Monday, March 19, 2012

Ballerina Skirt for the Modern Girl

Hi everyone! Hope you had a fabulous weekend. If you went to watch the annual Melbourne Grand Prix, I hope the races were exhilarating. They certainly sounded like it from where I live. I could turn on the TV, mute the sound and the noise outside almost perfectly matched the motion on TV! Contrary to the F1 theme, I decided to "race" around the day in my ballerina skirt =)

As the name suggests, ballerina or tutu skirts are traditionally what ballerinas would wear in a ballet performance. These skirts have had an interesting evolution, starting with the romantic tutu (length falling between the knee and the ankle), first worn by Marie Taglioni in a Paris production of Les Sylphides in 1832. It showed off the ankles and the footwork of the ballerina perfectly. In the 1880s, the classical bell tutu came into being, sitting just above the knee, in multi-layered tulle confections. Today's pancake tutu is the very short, stiff and flat skirt that we can easily associate with its name. 

When I think of tutus, I immediately conjure up images of gracefulness, ballerinas en pointe, pirouetting (seemingly) effortlessly across the stage. A lot of this association is because the predominant material used to make tutus are tulle, organza, nylon and netting. Their perfect combination create that desired structure, shape, flow and "weightlessness" feel, allowing for the freedom of a dancer's movement.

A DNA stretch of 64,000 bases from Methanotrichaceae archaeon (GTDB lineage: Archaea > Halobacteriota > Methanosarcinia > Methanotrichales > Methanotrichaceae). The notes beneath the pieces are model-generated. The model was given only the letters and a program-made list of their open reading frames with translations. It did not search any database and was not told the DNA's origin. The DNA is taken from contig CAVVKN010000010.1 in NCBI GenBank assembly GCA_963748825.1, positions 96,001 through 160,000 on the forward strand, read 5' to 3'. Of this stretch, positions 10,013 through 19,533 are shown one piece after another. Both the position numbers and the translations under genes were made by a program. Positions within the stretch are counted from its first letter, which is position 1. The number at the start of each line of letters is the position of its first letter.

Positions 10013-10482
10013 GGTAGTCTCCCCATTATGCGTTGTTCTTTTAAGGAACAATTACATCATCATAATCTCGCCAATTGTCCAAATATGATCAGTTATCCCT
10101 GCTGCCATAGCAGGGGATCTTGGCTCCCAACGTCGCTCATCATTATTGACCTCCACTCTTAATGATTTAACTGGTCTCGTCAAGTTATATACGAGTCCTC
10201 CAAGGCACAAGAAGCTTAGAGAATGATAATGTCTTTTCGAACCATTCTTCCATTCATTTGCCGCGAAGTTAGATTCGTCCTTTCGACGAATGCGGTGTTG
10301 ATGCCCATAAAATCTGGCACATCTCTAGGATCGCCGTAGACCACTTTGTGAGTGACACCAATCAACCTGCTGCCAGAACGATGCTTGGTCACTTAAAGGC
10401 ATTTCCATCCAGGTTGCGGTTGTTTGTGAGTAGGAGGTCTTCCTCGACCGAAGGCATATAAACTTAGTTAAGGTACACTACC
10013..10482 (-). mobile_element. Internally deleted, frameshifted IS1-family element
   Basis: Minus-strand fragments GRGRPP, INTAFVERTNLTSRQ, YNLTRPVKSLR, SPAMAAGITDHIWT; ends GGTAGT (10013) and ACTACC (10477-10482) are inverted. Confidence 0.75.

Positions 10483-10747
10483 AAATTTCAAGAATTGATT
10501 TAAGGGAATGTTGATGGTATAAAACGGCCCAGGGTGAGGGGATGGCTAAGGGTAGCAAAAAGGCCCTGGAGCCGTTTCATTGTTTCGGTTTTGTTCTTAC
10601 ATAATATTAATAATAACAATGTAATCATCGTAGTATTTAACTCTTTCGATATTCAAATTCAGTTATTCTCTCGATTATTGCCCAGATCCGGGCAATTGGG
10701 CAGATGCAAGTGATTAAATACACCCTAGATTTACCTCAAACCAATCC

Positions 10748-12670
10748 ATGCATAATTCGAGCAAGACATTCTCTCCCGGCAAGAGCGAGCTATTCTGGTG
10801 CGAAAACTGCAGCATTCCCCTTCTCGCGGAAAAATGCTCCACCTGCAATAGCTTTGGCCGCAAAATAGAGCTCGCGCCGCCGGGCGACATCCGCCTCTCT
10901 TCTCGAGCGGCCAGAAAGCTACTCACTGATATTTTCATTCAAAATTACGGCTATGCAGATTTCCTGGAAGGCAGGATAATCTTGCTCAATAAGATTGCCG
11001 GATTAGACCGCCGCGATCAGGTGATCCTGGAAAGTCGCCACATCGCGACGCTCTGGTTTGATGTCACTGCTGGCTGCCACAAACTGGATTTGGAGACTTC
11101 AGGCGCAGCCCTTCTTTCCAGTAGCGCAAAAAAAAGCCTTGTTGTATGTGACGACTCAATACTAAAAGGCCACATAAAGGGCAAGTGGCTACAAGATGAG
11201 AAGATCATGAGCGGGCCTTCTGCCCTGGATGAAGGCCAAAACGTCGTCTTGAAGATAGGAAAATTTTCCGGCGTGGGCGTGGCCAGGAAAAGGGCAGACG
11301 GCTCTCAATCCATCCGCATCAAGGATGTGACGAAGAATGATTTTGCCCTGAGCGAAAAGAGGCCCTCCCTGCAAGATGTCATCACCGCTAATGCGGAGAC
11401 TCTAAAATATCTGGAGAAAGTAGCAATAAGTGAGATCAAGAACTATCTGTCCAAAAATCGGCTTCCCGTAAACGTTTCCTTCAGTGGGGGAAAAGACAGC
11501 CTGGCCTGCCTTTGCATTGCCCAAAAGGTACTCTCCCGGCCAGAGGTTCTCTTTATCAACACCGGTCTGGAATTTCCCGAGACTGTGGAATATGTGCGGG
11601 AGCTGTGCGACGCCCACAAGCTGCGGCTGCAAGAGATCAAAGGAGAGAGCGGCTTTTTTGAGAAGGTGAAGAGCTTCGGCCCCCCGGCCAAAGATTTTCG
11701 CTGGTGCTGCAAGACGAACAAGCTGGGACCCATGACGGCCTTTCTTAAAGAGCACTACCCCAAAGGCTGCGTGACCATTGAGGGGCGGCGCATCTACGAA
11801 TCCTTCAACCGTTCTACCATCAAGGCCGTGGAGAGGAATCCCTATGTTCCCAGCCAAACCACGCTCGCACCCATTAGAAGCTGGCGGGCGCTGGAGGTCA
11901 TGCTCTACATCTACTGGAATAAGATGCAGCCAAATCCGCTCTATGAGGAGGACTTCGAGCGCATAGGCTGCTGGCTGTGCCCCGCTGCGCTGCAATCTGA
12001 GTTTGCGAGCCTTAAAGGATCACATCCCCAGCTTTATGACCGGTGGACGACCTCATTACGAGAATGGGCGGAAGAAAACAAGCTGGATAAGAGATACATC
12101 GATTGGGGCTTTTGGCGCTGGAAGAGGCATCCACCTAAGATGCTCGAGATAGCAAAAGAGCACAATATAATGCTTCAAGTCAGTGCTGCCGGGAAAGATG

Perhaps because of these qualities, the ballerina skirt became a fashion inspiration and over the years went through iterations of "modernisation" or adaptation to the "real world". In my humble opinion, the ballerina skirt is so much fun to wear, but can be difficult to pull off, especially if it is a full tutu skirt. After all, not all of us are Sarah Jessica Parker, and can get away with what she wore in that iconic, yet well-received tutu shown in the opening credits of Sex and the City.

But...if you are feeling a little girly or cheeky, why not embrace the ballerina skirt? Contrasting textures and fabrics such as leather, denim, or suede will work great together with tulle. I find the tougher fabric can often balance out an overly feminine material. I would also try and keep the rest of the outfit toned down too, and just let the skirt do all the talking. If you are still hesitant to commit to the full tulle experience, try a ballerina skirt that has less frilly layers, and in a darker colour. After all, fashion is so much more fun when you don't take it too seriously! =P
Top: H&M;
Skirt: Whitney Eve;
Earrings: Mouche;
Ring: YSL;
Shoes: Zara

Thank you so much for reading!

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